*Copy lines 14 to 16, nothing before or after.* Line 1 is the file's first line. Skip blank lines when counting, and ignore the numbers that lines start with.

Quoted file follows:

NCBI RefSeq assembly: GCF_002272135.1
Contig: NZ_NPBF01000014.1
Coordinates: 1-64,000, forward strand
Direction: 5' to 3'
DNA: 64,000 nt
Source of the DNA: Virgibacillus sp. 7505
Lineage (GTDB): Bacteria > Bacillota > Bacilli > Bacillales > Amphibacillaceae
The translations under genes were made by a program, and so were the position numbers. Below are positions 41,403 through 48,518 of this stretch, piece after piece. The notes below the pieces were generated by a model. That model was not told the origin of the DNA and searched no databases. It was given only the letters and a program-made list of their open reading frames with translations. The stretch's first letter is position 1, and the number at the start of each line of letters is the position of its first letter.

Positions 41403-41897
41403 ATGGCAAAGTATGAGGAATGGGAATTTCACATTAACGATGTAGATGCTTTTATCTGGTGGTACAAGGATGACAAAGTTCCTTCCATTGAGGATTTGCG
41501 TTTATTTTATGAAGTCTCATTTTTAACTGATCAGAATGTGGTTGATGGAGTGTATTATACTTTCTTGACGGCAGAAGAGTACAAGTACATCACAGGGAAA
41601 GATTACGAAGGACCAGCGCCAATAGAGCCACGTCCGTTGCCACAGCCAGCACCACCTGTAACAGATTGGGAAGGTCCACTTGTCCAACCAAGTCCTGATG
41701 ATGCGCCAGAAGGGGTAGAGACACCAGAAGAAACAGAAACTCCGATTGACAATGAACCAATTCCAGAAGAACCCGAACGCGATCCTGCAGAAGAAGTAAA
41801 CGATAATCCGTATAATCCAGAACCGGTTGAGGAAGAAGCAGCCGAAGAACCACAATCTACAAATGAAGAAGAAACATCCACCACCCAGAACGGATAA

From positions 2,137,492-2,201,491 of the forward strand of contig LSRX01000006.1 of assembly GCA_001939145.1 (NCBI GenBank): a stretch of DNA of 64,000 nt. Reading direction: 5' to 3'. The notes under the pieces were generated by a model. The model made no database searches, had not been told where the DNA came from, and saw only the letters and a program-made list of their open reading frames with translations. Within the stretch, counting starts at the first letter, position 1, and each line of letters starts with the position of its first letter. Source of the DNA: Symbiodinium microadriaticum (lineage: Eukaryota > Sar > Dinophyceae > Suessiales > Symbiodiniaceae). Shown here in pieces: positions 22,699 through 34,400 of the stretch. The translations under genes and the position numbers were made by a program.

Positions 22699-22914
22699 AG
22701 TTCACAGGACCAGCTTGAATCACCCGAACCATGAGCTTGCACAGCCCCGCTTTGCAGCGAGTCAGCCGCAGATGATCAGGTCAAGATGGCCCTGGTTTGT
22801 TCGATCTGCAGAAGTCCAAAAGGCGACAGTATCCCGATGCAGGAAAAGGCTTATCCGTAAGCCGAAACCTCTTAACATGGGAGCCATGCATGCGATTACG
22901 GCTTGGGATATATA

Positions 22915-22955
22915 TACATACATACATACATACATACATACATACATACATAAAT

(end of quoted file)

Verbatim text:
41801 CGATAATCCGTATAATCCAGAACCGGTTGAGGAAGAAGCAGCCGAAGAACCACAATCTACAAATGAAGAAGAAACATCCACCACCCAGAACGGATAA

From positions 2,137,492-2,201,491 of the forward strand of contig LSRX01000006.1 of assembly GCA_001939145.1 (NCBI GenBank): a stretch of DNA of 64,000 nt. Reading direction: 5' to 3'. The notes under the pieces were generated by a model. The model made no database searches, had not been told where the DNA came from, and saw only the letters and a program-made list of their open reading frames with translations. Within the stretch, counting starts at the first letter, position 1, and each line of letters starts with the position of its first letter. Source of the DNA: Symbiodinium microadriaticum (lineage: Eukaryota > Sar > Dinophyceae > Suessiales > Symbiodiniaceae). Shown here in pieces: positions 22,699 through 34,400 of the stretch. The translations under genes and the position numbers were made by a program.

Positions 22699-22914